18. The next question to be decided in this connection is whether in the instant case the plaintiff reasonably and bona fide requires the premises for being renovated, that is, for being demolished and re-constructed. This can be split up into two portions: firstly whether the requirement of the plaintiff is bona fide and secondly whether such requirement is reasonable. In order to show that the requirement is bona fide, it is not enough to show that the plaintiff has a mere desire or Intention to demolish the building and re-construct it. The provision about reasonable and bona fide requirement of the landlord also occurs In Section 13(1)(0) of the Bombay Act. That sub-clause relates to a case where the premises are land. As to the meaning of the word 'requirement'.
in this section, this Court held in Ishwarbhai v. Parshottam VIII G.L.R. page 665, on page 676 as follows: 'In my view, the word 'require' cannot be equated with 'desire' and it does not refer to the state of the landlord's mind. It involves something more than a mere wish and at least an element of need to some extent, although it may not be an absolute need or absolute requirement.
Same view is expressed on this point by the Punjab High Court in Labhu Ram v. Ram Prakash , when it was considering the provisions of Section 13(3)(iii) of the East Punjab Urban Rent Restriction Act of 1949. In Neta Ram v. Jiwan Lal : AIR1963SC499 , the Supreme had an occasion to construe the provisions of Section 13(3)(a)(iii) of the East Punjab Urban Rent Restriction Ordinance (VIII of 2006 BK). Section 13(1) provided a bar in ejectment of the tenant. Sub-section (3)(a) of Section 13 enumerated the circumstances in which the bar would not apply. Sub-clause (iii) of Sub-section (3)(a) of Section 13 provided that the bar of eviction of the tenant will not apply to a landlord 'in the case of any building, if he requires it for the re-erection of that building or for its replacement by another building or for the erection of other building'. Sub-section 13(b) of Section 13 authorises the Controller to make an order directing the tenant to put the landlord in possession of the building 'if he is satisfied that the claim of the landlord is bona fide'. The Supreme Court noted that the clause speaks not of the bona fides of the landlord but refers of the bona fide claim of the landlord that he requires the building for re-construction and re-erection and observed that it must be bona fide, that is to say, honest in the circumstances. In explaining as to what would be the bona fide requirement of the landlord, the Supreme Court observes as follows:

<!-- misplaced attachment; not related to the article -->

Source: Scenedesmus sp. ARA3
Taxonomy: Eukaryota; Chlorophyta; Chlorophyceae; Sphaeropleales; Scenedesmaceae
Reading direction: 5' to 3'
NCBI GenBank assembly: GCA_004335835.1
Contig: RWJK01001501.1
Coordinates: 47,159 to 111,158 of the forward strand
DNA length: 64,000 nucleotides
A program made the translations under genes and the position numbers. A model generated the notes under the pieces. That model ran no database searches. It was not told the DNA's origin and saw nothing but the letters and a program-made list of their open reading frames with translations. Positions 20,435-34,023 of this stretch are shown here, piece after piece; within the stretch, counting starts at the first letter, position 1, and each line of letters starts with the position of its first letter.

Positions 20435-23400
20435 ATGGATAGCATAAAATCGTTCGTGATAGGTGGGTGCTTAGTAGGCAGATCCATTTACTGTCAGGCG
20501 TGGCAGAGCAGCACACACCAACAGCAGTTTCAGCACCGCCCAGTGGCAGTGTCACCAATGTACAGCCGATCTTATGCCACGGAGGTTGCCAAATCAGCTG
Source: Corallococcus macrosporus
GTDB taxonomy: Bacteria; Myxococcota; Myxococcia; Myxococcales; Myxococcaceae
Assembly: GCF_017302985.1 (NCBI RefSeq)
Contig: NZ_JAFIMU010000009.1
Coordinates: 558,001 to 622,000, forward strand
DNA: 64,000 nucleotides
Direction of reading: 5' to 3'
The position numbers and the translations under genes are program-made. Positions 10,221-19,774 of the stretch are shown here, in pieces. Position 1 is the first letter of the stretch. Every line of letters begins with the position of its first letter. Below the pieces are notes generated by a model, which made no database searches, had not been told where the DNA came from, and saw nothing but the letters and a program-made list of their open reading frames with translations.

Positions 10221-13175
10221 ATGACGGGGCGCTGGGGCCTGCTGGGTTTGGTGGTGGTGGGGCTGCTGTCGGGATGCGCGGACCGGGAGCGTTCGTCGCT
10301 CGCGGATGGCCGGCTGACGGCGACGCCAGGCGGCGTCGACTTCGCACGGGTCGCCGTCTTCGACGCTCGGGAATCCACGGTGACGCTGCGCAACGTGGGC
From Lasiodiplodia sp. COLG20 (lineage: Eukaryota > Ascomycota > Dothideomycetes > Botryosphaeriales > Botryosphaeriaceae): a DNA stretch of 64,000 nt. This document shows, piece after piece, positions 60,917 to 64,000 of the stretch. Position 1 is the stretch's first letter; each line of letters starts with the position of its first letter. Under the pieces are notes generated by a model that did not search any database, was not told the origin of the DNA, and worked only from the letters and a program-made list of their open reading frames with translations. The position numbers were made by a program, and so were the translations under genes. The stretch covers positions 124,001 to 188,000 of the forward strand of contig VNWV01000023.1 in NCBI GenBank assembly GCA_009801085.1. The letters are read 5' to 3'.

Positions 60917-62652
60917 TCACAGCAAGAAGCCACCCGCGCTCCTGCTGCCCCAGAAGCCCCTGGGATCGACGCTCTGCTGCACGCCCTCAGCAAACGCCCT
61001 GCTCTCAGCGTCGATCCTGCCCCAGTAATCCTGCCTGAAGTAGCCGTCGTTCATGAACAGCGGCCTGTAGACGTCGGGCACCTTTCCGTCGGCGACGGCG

The Controller has to be satisfied about the genuineness of the claim. To reach this conclusion obviously the Controller must be satisfied about the reality of the claim made by the landlord, and this can only be established by looking at all the surrounding circumstances, such as the condition of the building, its situation, the possibility of its being put to a more profitable use after construction, the means of the landlord and so on. It is not enough that the landlord comes forward, and says that he entertains a particular intention, however strongly, said to be entertained by him.
In view of this decision of the Supreme Court it must be held that the plaintiff in this case, in order to prove that he bona fide requires the building for renovation, must prove that his claim is real and honest and this can be judged by the Court after taking into consideration the surrounding circumstances.
19. In order to prove the need to reconstruct, the plaintiff in the instant case relies upon the circumstance that the building is very old. The facts found by the lower appellate Court are that the shops are about 70 to 80 years old; that they are carved out of a godown; that excepting the doors there is no other means for ventilation for air and light; that its height is only 10 to 12 feet and that its room is of corrugated iron sheets which are about 20 years old. It is also found that the level of the godown from which these shops are carved out is lower than the foot-path in front of it. It is found as a matter of fact that the building is not likely to fall down for another 25 to 30 years. It was urged that there is no need for the plaintiff to pull down this building which is yet stable enough to stand for about 25 to 30 years. The argument seems to be that if the premises are not likely to fall down in the near future it cannot be said that there is need to demolish them and re construct. In B.D. Pudumji v Sir Dinshaw Manekji Petit 22 B.L.R. page 880, the Bombay High Court was considering the provisions of Section 9(1) of the Bombay Rent (War Restrictions) Act, 1918. That section provided a bar to the recovery of possession from the tenant. There was a proviso to that Section 9(1), which ran as follows:
Provided that nothing in this section shall apply--. where the premises are reasonably and bona fide required by the landlord for the erection of the building.